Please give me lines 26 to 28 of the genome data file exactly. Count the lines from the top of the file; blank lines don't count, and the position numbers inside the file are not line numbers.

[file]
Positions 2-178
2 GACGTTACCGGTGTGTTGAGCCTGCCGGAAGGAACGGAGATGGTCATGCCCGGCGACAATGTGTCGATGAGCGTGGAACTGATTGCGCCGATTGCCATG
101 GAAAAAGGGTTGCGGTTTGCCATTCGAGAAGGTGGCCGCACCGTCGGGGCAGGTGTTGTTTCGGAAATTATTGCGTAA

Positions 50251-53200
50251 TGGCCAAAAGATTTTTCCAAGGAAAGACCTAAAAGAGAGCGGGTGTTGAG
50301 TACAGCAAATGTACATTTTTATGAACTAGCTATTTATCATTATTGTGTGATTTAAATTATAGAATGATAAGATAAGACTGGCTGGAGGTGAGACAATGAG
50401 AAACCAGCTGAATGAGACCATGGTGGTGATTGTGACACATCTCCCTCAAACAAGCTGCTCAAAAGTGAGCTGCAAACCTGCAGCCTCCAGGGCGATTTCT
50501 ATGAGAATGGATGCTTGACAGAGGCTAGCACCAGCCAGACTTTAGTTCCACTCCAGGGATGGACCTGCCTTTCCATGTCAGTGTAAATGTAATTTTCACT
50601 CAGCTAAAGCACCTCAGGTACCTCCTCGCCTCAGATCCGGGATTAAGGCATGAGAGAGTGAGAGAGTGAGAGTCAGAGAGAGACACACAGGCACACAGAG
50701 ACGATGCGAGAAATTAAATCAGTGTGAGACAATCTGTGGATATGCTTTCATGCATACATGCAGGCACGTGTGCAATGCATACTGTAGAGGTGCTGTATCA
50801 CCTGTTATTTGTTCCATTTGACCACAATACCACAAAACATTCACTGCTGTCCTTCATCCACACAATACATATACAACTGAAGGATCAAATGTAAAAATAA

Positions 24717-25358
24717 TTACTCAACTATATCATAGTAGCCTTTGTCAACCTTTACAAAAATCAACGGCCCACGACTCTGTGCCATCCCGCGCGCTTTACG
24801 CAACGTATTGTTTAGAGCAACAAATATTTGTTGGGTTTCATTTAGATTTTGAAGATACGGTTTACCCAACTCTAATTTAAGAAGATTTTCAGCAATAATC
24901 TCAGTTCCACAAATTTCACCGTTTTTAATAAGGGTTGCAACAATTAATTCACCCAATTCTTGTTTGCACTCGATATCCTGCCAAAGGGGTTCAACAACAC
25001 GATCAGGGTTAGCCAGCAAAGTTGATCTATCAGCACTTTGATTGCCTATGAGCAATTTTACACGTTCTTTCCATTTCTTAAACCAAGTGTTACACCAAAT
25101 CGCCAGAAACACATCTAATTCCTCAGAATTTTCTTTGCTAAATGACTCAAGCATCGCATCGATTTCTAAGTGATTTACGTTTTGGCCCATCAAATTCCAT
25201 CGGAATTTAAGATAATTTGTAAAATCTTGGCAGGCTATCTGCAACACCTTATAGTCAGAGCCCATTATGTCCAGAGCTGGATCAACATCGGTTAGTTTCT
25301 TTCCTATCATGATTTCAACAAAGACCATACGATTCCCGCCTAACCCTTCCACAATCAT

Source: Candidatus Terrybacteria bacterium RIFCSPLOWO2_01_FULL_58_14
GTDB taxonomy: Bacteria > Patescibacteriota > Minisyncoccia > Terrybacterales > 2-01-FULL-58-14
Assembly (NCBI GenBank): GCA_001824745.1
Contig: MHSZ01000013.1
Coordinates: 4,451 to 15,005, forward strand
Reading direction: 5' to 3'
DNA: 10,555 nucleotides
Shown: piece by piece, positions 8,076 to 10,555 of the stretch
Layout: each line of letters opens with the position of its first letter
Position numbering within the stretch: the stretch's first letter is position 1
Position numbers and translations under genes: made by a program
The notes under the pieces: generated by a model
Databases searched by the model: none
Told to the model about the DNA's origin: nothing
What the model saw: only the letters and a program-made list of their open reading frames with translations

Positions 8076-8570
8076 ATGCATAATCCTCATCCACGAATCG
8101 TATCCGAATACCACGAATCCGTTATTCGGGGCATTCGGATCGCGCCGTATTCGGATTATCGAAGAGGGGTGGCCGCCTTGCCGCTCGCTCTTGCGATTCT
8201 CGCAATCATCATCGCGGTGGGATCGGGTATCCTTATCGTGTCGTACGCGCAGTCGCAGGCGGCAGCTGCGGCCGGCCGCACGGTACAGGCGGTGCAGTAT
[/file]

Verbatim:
DNA: 10,555 nucleotides
Shown: piece by piece, positions 8,076 to 10,555 of the stretch
Layout: each line of letters opens with the position of its first letter